On a day when the spring blossoms scented the air and soft breezes came as from heaven, two saplings were planted on the side of a lovely hill. Being nothing more than twigs, they needed to be nurtured and to be protected from many things.
The man who planted them was very wise. He was diligent and faithful in caring for these baby trees. He had chosen a location on the hill where the sky expanded in glory above them.
The saplings longed to reach the heights of the sky and to be in the freedom of its atmosphere. They longed to be as strong and majestic as the older trees higher up on the hill. They both wanted to be as great as a tree could be.
The man wanted the same for them, so with twine he tied each sapling to a stake, which he had driven into the ground next to them. This would prevent a strong wind from blowing them over and possibly uprooting them.
The first sapling understood its restraint and support and was grateful to have a caring man watch over it. The second sapling wanted no such discipline and struggled to free itself by bending and twisting this way and that as it grew.
The seasons changed—spring to summer to fall to winter. Round and round the seasons went, until years had passed. The young trees had been tenderly watered, pruned, and protected. However, while the first tree allowed the man to direct its growth, the second tree fought all the time against everything the man tried to do for it. It attempted to become great and mighty on its own.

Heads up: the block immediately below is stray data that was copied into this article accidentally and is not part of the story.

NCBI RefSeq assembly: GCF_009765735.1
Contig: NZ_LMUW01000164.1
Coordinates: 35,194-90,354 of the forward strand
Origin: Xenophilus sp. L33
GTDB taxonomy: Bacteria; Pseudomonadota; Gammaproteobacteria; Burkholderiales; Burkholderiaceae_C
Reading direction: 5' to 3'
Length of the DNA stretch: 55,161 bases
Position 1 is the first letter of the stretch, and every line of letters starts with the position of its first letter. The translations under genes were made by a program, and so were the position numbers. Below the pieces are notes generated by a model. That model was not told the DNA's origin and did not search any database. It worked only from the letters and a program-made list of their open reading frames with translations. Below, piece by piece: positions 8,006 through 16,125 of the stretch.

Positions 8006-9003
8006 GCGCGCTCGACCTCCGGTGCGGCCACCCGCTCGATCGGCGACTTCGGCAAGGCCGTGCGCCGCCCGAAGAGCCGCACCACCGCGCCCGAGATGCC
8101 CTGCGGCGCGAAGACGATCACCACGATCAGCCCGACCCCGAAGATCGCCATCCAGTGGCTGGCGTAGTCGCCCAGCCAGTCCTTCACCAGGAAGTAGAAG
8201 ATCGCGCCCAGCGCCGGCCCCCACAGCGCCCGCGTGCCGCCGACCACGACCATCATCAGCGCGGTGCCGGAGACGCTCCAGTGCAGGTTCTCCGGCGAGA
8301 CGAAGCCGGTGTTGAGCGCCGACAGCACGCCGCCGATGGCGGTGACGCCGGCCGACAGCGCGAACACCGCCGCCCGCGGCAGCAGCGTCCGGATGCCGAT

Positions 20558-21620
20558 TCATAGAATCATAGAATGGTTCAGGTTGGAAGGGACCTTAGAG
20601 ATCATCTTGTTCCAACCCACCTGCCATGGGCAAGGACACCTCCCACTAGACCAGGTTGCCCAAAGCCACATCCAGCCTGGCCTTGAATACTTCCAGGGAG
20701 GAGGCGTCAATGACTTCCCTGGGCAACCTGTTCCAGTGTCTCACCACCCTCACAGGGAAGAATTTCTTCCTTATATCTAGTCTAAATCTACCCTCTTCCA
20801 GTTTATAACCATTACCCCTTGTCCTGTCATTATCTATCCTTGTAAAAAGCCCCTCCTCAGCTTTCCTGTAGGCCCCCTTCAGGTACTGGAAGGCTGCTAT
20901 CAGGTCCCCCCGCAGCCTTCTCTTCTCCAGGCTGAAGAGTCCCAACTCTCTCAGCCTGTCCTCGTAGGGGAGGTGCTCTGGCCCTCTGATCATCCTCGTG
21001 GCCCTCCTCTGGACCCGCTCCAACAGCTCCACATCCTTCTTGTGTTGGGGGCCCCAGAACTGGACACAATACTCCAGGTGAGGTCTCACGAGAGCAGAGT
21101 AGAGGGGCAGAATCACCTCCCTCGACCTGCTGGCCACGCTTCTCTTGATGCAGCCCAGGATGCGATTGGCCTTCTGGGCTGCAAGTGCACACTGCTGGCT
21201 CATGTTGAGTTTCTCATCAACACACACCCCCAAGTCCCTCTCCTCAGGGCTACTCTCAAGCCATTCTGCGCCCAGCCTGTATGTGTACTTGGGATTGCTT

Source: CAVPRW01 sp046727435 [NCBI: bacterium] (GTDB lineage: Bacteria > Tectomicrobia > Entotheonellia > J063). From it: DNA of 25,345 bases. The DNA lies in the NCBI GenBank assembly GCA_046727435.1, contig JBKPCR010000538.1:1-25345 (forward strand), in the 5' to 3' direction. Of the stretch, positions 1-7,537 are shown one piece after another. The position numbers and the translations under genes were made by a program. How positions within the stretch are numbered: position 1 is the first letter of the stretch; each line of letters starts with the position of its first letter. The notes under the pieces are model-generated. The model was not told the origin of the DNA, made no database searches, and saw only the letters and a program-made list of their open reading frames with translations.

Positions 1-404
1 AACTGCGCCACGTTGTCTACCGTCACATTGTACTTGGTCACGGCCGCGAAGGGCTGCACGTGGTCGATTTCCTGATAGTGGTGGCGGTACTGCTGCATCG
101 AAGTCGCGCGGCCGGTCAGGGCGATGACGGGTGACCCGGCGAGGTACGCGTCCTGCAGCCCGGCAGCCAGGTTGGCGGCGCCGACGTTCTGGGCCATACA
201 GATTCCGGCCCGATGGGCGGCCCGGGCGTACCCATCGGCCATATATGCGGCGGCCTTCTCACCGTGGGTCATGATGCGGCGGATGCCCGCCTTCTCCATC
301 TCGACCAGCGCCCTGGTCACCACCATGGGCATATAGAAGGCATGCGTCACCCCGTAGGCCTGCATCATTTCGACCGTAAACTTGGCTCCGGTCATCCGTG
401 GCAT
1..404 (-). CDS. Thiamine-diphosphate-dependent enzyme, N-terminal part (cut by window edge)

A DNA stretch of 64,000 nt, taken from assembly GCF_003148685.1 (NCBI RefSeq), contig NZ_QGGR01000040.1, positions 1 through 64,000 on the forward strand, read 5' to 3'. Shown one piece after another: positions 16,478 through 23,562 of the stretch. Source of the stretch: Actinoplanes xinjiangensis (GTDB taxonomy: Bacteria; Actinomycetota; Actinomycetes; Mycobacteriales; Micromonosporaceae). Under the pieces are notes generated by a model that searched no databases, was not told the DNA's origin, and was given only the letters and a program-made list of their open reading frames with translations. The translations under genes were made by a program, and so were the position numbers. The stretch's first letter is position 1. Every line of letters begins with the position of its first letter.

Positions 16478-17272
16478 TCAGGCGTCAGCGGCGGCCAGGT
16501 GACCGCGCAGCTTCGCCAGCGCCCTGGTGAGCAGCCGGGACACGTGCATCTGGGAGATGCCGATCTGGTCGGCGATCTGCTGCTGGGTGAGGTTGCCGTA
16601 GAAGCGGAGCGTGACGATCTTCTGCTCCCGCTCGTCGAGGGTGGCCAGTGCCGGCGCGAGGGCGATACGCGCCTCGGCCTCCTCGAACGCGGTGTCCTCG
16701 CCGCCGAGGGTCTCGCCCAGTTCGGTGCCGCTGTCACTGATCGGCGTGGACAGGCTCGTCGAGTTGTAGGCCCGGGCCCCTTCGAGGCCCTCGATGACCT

The day at long last came when it was time to remove the stakes and twine. The man examined the trees. The first tree gave great pleasure to the man. It was full of fine, colored leaves and sturdy, thick branches. It waved in the breeze, tall and proud. It gave glory to its kind. It surpassed the height of the older trees and was admired by all that saw it. Birds had deemed it one of the finest trees around, and the many, different nests among the branches testified to that.
The second tree baffled the man. It was in the same soil as the first tree, and it had received the same care, yet it looked sickly. Only half the size of the first tree, its branches were bent and weak. The trunk looked as though it had been pushed over. It lived in the shadow of the first tree, and it sadly had lost its desire to reach the sky.
By obeying Jesus, we can grow to be like the first tree, strong and firm. (See Psalms 1:3; 92:12; Jeremiah 17:8.) However, when we choose our own way, we can become weak and twisted like the second tree. (See Matthew 3:10; 7:19.) Jesus wants to make you mighty. Will you let Him?